RVs, or recreational vehicles, are the key to memorable long-distance trips. Many people even live full-time on RVs, which means they spend most of their lives in their vehicles. With the many benefits RVs bring in your life, you’ll want to extend their life for as long as possible. So it is essential to service and maintain your vehicle correctly.
If you don’t know where to begin, this article is for you. We will provide a list of things you need to do to prolong the life of your rig. In the long run, these will save money on repairs and give you more peace of mind when driving.
Here’s a quick rundown of things you should do with your vehicle periodically.
So, without further ado, let’s find out how to save your RV from an early death!
13 Ways to Save Your RV From an Early Death
1. Keep Your RV’s Awning Maintained
Sun, wind, rain, and hail can damage your RV’s roof. Therefore, it is essential to regularly evaluate your RV’s awning to detect signs of deterioration in time, especially if you know you are driving in a problem condition.
A few cleanings per year is enough to care for your RV’s awning properly. It is okay to wash the roof with a gentle solvent and water solution to keep it clean. Besides every six months, it is wise to inspect the RV’s roof seams and seals for any leaks.
Moreover, you should cover your RV roof with a sealant to prevent long-term water damage, which can cost hundreds, or even thousands, of dollars for repairs if not promptly remedied. It is alright to get metal RV covers to protect the RV roof better.
RV’s awning replacements can range from $1,300 to $1,400.
2. Check Tire Pressure and Tighten the RV’s Wheel Lug Nuts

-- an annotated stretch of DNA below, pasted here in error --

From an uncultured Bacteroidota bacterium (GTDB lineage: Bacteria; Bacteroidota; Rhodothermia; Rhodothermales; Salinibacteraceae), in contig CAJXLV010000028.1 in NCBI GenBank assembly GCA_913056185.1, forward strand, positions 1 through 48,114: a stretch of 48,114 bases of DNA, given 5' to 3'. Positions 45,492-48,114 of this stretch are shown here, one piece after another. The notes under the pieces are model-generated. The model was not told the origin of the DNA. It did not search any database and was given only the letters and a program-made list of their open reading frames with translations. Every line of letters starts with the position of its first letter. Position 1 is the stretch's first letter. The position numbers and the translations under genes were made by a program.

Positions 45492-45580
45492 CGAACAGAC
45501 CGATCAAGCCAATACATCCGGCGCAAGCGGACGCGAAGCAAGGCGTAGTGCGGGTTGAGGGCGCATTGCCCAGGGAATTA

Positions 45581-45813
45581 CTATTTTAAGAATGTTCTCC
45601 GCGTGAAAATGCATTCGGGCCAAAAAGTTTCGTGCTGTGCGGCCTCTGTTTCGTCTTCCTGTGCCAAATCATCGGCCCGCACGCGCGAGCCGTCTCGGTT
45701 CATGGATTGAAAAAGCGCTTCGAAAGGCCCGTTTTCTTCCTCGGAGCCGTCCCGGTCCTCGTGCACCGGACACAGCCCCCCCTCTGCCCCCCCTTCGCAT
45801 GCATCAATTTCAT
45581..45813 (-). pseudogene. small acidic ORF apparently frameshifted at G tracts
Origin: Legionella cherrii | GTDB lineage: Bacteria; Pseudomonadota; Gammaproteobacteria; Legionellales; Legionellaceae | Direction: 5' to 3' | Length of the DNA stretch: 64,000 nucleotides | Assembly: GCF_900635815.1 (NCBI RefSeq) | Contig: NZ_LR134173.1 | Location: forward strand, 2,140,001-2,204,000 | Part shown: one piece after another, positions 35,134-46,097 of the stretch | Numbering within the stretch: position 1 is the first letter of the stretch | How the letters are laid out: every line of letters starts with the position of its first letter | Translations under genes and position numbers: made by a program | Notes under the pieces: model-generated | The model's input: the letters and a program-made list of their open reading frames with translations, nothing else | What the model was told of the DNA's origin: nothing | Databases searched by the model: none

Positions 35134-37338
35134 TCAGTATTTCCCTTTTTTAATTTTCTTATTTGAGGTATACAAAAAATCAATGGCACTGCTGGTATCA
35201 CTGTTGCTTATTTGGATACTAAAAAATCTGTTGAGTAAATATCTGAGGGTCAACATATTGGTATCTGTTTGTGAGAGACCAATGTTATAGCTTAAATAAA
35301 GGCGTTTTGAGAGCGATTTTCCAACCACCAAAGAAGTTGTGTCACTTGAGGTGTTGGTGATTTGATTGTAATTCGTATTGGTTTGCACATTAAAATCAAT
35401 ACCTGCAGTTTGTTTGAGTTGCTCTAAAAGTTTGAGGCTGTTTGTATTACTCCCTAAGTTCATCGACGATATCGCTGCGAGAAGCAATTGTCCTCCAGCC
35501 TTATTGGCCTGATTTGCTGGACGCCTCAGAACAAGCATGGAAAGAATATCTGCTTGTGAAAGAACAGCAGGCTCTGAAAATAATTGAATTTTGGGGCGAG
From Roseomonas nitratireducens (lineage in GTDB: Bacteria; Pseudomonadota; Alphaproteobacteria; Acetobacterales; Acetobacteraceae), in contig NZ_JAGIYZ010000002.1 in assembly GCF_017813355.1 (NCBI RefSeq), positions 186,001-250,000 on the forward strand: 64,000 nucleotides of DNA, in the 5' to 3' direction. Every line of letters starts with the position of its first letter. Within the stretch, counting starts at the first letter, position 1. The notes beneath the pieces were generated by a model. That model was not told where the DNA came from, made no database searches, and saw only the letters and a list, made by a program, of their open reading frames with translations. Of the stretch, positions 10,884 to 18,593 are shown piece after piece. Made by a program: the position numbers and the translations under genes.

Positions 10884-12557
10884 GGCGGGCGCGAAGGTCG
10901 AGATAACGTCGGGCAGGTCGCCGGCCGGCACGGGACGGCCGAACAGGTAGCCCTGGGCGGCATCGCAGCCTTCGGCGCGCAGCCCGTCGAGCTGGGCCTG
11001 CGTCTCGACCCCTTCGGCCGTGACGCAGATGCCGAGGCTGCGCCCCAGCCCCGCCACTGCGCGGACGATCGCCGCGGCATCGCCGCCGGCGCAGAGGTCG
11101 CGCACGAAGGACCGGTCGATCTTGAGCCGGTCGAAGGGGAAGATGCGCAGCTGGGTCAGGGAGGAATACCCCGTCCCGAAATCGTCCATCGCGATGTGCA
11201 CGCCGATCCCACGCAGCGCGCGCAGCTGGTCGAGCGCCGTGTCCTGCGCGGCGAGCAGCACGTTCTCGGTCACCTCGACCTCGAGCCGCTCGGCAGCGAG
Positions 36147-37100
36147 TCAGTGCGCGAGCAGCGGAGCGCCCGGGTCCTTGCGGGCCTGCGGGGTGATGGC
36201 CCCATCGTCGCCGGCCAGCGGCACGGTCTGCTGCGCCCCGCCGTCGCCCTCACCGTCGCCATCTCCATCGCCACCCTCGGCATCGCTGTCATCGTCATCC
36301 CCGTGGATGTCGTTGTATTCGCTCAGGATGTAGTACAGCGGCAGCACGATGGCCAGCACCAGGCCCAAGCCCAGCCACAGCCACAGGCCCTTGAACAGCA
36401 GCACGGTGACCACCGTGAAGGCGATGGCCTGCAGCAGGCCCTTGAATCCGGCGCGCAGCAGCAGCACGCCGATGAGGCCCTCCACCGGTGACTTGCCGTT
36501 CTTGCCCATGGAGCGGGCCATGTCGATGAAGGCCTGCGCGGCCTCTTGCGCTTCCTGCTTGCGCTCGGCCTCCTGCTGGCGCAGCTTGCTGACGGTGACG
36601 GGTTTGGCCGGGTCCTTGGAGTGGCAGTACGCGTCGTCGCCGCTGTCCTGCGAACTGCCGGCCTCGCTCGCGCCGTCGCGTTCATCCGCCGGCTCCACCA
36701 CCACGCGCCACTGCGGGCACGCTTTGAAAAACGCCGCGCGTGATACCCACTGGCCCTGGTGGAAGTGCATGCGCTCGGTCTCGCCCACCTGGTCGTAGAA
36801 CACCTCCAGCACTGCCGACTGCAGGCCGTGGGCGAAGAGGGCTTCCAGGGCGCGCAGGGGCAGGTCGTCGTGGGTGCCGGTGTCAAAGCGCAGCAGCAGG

Before embarking on any RV ride, it’s essential to measure the tire pressure and tighten your RV’s wheel lug nuts for safety reasons.
By regularly checking your vehicle’s wheel lug nuts, you can rest assured that they won’t come loose during your ride. Driving with a loose nut is very dangerous, and the worst that can happen is your vehicle loses its wheels while riding.
It’s also important to check your RV’s tire pressure. Overinflated tires can explode, damage your vehicle, and cause you to have an accident. Meanwhile, if your RV has underinflated tires, you may have trouble with control problems. In addition, it will generate more drag, consuming more gas.
3. Keep Your Generator Flowing
If you think that overusing, or using something too often, is the only cause of its shortened lifespan, you are wrong.
Leaving the generator idle for too long can result in you needing to replace it sooner than necessary. The fact is that gasoline usually has a shelf life of about 1 month. It will then decompose, resulting in damage to your generator’s internals.
Therefore, we recommend running your generator at about 50% load for 2 hours once a month to ensure it is primed and ready to utilize. Otherwise, it may lead to carburetor varnishing, decreasing the gasoline’s ability to operate your generator correctly.
4. Maintain Your Wastewater System in Its Good Condition
You need to ensure that you use chemicals compatible with each system, including gray or black water systems. If you do not maintain the water system of your RV, it will build up over time, clogging the system, valve seizing, and failure of the operation.
5. Keep The Brakes Of Your RV Maintained
The brakes are crucial not only with RVs but also with any vehicle. Therefore, they should be at the top of the list of your RV’s parts that need regular maintenance.
Especially during the summer, your brakes can dry out to the point of failure, putting you and others in danger. So it is essential to maintain the wheel bearings. Ensure they are nice and lubricated throughout summer days
Beyond that, you also need to regularly check the brake lights on the recreational vehicle. Before joining any journey, check if your brakes have lost their sensitivity.
Brake replacements may range from $300 to $500 and usually include replacing the seals and repacking wheel bearings.